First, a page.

The announcement by the Chancellor means fuel duty will remain frozen for the seventh successive year in 2017, saving drivers £130 a year on average and the average van driver £350 a year, compared to pre-2010 fuel duty escalator plans.
The tax cut is worth £850m next year and means the current fuel duty freeze is the longest for 40 years.
In response, FTA deputy chief executive James Hookham said: “The Chancellor has understood the arguments made by the FairFuelUK campaign and fuel duty has moved from being a ‘sin tax’ like alcohol and tobacco duty to being recognised as a core burden on families and businesses who can be helped by freezing it. The Chancellor needs to continue that logic and recognise that reducing tax duty in future will bring even greater benefit to the economy.”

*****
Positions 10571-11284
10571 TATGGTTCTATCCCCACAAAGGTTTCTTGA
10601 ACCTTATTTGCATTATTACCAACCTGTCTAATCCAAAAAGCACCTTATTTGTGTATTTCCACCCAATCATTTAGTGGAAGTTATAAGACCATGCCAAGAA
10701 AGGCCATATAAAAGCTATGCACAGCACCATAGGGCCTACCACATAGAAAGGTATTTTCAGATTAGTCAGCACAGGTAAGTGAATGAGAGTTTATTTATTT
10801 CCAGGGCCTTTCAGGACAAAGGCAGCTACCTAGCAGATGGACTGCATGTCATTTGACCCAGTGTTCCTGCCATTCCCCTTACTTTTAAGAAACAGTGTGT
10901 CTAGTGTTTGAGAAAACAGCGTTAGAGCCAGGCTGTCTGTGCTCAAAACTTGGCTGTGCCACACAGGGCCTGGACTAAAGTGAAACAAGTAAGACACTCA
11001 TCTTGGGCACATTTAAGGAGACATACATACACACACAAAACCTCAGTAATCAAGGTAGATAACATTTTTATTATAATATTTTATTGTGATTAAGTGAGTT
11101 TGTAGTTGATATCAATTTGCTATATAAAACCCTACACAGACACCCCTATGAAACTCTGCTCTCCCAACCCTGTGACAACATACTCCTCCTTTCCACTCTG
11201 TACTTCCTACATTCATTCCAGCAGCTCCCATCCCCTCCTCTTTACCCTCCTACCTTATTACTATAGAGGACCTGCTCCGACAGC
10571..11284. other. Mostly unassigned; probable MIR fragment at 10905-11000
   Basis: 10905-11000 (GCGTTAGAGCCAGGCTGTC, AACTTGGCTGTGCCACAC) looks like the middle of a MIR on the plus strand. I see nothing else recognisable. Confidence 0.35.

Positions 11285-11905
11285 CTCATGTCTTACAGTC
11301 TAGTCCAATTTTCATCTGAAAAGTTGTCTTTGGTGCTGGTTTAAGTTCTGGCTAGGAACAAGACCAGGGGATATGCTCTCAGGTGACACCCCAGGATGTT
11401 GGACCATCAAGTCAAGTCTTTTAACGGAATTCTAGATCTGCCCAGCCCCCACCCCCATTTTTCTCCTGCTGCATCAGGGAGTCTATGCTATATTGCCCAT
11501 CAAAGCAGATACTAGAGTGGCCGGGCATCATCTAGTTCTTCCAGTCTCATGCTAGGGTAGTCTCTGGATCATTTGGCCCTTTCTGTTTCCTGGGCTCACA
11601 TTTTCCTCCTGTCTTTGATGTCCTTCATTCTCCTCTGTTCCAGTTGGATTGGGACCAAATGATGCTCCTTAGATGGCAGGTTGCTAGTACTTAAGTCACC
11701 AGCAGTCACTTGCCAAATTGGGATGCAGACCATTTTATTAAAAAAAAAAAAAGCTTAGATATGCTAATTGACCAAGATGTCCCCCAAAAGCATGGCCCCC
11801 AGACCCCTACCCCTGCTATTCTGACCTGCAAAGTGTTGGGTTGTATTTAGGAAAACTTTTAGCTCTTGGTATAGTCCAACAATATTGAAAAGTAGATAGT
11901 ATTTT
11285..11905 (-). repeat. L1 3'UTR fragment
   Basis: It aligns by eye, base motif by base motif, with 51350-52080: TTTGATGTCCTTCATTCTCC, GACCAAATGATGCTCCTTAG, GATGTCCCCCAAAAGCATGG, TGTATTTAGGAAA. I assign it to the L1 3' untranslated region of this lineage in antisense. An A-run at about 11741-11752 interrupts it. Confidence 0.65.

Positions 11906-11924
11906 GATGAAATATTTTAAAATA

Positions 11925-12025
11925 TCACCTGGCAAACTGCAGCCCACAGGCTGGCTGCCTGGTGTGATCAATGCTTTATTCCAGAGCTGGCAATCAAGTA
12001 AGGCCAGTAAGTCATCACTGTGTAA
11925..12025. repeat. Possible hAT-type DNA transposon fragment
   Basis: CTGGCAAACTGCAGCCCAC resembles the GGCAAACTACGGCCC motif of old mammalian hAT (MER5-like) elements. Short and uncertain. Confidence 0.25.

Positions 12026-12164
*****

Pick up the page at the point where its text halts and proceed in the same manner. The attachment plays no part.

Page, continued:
The Chancellor’s Autumn Statement also committed an additional £1.1bn investment in local transport networks in England, where he said small investments could offer “big wins”. This included £220m to address traffic pinch points on strategic roads.
Hookham said: “The increase spending on infrastructure is great news and we await the details of which specific road and rail schemes will go ahead in the next few days, but we are pleased that the East-West corridor investment between Oxford and Cambridge is going ahead. Another priority for FTA is the route of the approach roads to the new Lower Thames Crossing between Gravesend and Tilbury.
“More money for local infrastructure is welcome and we will be presenting our list of preferred schemes to local highway authorities and the devolved governments to prioritise those that most benefit freight movements.”